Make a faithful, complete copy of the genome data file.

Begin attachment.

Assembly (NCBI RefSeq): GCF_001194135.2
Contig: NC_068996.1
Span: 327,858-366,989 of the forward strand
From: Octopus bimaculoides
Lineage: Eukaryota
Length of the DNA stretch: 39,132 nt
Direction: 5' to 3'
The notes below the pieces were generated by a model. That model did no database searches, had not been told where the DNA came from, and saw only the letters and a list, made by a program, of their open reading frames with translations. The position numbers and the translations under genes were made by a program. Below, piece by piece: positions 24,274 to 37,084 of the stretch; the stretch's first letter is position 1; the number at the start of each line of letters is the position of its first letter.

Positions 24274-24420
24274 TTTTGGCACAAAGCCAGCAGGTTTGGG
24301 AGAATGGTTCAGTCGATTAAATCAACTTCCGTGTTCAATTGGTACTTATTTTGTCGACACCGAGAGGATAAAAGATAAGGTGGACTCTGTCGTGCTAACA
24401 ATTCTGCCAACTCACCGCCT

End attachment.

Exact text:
Assembly (NCBI RefSeq): GCF_001194135.2
Contig: NC_068996.1
Span: 327,858-366,989 of the forward strand
From: Octopus bimaculoides
Lineage: Eukaryota
Length of the DNA stretch: 39,132 nt
Direction: 5' to 3'
The notes below the pieces were generated by a model. That model did no database searches, had not been told where the DNA came from, and saw only the letters and a list, made by a program, of their open reading frames with translations. The position numbers and the translations under genes were made by a program. Below, piece by piece: positions 24,274 to 37,084 of the stretch; the stretch's first letter is position 1; the number at the start of each line of letters is the position of its first letter.

Positions 24274-24420
24274 TTTTGGCACAAAGCCAGCAGGTTTGGG
24301 AGAATGGTTCAGTCGATTAAATCAACTTCCGTGTTCAATTGGTACTTATTTTGTCGACACCGAGAGGATAAAAGATAAGGTGGACTCTGTCGTGCTAACA
24401 ATTCTGCCAACTCACCGCCT